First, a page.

SI indicators and typologies

More than one variable for each domain (economic, human, environmental, social and productivity). This was refined over time. How to implement this new framework for SI indicators? We developed a template at various levels. We have developed a worksheet for community and for household levels. The XL sheet collects information about SI indicators. This XL file has 7 sections (for households) covering the 5 domains + basic information. Your research team has to monitor these indicators and the IFPRI team has to aggregate it. These indicators need to be collected before USAID decides about phase 2 (March-April 2016). There is no timeline about this yet apart from the last tab (FtF community indicators) which needs to have data in by late September.

  • Q: For whom is this data to be collected?
  • A: for all households we are working with. The teams on the ground should already have this information in principle. Some might be new but some will be available
  • Q: Who collects the data and what are budget implications?
  • A:

Feedback from the steering committee

Good progress and we belong all to Africa RISING. Not all technologies are inclusive. Risks will increase for farmers.

Data needs to be more specific and include e.g. soil erosion etc.

Integration of different research components did not come out. It’s probably there but in the presentations it didn’t come out.

The reporting template was a very good idea but it needs some modifications e.g. what is really new (new scientific insights) and what is already known.

We are not making any use of modeling – quantifying/qualifying risks. Feedback from students could be useful there. The DDG of ICRISAT volunteered to come up with a short proposal on modeling with our data.

Chief scientist noted that not everything that was reported has been done – could be more inclusive.

Not following the template that was circulated was inacceptable. It changed the structure of the meeting.

The question about the scientists’ confidence about data. Success stories are not just for filling the website but also to show what we are doing.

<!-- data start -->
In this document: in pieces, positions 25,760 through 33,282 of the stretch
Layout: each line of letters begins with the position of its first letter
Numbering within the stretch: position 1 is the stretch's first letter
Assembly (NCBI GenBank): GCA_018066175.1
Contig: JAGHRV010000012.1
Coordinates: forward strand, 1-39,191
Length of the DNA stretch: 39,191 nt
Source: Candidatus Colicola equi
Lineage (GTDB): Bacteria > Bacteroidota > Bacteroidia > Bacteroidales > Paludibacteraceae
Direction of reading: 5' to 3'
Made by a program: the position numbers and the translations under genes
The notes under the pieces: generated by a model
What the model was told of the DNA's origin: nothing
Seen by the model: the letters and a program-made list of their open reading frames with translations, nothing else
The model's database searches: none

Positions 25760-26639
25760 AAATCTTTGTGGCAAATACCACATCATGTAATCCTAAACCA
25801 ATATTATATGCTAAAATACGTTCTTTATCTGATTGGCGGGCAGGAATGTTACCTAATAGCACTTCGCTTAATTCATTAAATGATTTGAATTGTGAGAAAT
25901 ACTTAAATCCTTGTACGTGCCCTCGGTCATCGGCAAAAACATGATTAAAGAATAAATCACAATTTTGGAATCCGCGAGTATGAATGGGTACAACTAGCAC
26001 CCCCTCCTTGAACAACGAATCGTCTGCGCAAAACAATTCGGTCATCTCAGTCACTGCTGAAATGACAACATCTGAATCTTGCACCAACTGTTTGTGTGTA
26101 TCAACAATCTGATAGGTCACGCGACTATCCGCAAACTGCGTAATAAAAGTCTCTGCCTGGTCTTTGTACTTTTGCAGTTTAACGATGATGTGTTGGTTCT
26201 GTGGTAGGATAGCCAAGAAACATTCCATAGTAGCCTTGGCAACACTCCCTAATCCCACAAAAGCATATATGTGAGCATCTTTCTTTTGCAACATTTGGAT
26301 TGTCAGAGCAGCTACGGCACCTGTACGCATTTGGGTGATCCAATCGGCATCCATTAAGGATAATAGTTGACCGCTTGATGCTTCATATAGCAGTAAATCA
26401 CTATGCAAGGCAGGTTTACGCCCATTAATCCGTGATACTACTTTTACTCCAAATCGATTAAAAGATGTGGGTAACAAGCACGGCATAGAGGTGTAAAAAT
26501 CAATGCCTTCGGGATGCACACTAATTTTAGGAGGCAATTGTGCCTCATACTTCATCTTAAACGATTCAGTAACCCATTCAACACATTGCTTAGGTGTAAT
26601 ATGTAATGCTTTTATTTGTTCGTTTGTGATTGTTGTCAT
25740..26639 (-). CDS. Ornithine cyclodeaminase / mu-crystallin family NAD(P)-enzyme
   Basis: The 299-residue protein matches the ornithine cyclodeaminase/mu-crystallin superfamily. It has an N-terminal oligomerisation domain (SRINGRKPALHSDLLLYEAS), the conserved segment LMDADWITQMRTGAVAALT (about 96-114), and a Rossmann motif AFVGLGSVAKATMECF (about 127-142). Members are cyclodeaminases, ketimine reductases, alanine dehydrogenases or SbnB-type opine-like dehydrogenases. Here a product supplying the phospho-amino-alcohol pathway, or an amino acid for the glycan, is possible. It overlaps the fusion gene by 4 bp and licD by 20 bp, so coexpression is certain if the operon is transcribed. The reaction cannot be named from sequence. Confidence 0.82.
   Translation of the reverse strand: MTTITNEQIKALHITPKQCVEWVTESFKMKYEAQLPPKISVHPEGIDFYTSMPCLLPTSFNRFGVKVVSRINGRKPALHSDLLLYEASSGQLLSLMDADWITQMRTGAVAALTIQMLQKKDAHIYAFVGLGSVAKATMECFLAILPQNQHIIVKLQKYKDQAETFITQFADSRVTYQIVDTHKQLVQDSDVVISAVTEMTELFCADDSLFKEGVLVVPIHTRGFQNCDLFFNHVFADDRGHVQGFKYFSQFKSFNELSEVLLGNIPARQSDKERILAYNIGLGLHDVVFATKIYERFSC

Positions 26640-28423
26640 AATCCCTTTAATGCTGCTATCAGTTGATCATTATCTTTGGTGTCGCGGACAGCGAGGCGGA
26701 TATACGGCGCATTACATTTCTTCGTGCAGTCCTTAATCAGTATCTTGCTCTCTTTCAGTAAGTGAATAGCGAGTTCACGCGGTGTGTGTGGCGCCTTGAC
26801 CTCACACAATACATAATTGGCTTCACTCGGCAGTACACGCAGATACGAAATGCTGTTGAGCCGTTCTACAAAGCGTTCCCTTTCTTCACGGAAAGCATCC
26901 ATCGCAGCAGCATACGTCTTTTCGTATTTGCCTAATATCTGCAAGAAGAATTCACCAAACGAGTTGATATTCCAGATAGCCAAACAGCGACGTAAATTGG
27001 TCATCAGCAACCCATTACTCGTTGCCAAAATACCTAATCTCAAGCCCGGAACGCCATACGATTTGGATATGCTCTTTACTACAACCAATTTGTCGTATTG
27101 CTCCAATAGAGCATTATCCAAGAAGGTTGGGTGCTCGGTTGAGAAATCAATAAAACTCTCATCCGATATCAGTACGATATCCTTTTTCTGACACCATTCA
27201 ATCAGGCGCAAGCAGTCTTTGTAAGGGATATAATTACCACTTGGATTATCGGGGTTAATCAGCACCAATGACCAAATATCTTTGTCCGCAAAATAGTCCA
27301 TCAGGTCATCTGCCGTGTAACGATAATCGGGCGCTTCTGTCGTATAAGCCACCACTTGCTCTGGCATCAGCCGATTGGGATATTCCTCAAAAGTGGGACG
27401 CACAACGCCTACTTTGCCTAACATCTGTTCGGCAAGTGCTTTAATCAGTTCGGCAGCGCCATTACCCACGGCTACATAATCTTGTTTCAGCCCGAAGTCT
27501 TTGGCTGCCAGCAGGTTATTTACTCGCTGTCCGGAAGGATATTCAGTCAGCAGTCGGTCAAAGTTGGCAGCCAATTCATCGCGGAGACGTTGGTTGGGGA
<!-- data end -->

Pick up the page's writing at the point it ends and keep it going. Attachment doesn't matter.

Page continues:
We discussed new agreements with IITA partners. We had discussed that last year already. This was not reemphasized. In case of late reporting there will be funding implications.

Data management – compliance with the data management plan is in the agreement with IITA. New agreements will be issued only if data have been uploaded on CKAN. Please make sure you have uploaded your data there.

Regular team meetings – monthly or not – have been re-emphasized to keep AR management up-to-date etc. but IHZ has been asked to monitor how often these meetings are taking place.

The principal scientists are coming to meetings but PIs don’t always come personally and they send delegates, which is fine so long as the person has been properly briefed and has some decision-making power for the meeting.

The DDG of ICRISAT would like to see feedback on the performance of his scientists in Africa RISING for their appraisals. Membership to the steering committee: there is rotation and the Steering Committee has decided not to change and ICRISAT is maintaining that membership until the end of phase 1.

Comment: On the ICRISAT rep about feedback on his staff. He’s representing all other institutes. If he misses that recommendation.

Comms session

Success stories


- Fodder utilization increases milk yields and household income (Joyce/Aston)
- R4D platform – a driver for up scaling AR agricultural intensification interventions (Regis)
- Farmers survive with bush beans amidst drought (Desta
- New recipes (Agness / Annily)
- Good agricultural practices unleash the potential of local pigeon pea variety (Regis)

Comment: these proposals are focusing on single technologies, they’re not about integration.


- Participation of chiefs
- Story of Balyeso Chirwa
- Story of Stephen Nyrenda – adoption beyond demonstration
- Adopter outside project area
- Adopter women using dibble stick

Contact: Mulundu Mwila ([] / +260 977 509 855/967 509 855), Halimu Malumo ([] / +260 9777 134 62).


- Soil and water conservation related to increasing yields / tie ridging à (Swai)
- Improving nutrition and income among women and children using indigenous chickens (improved livelihoods) à Rubanza
- Maize-legume drought-tolerant high-yielding varieties for semi-arid agro-ecologies (Patrick + Jumbo)
- Community tree nurseries for improved soil health, erosion control, fodder production è SI sustainable intensification à (Anthony)
- Fertilizer recommendations for semi-arid sites (Swai + Anthony)
- Farmer-led scaling model (Nafaka/Tubocha) à Haroon
- Aflatoxin mitigation (à Anitha, Patrick)
- Traditional fodder bank and grazing management [Alalili] (à Rubanza)


- Integration challenges (à Mateete)
- Pigeon pea/maize fertilizer – resilience to drought – Matufa (à Mariam, Christian)
- MLN – updates in diagnostic and status (à Lava)
- How fertilizers mitigate mycotoxin risks (à Mahuku)
- High demand for maize shelling and grading machines (à Mahuku)
- Entry through farmer groups stimulates success (à Lukuyu)
- How different groups perceive Africa RISING (à Mahuku and Shanimoyo, Per)
- Production status of indigenous chickens (à Marwa)

Organizers' agenda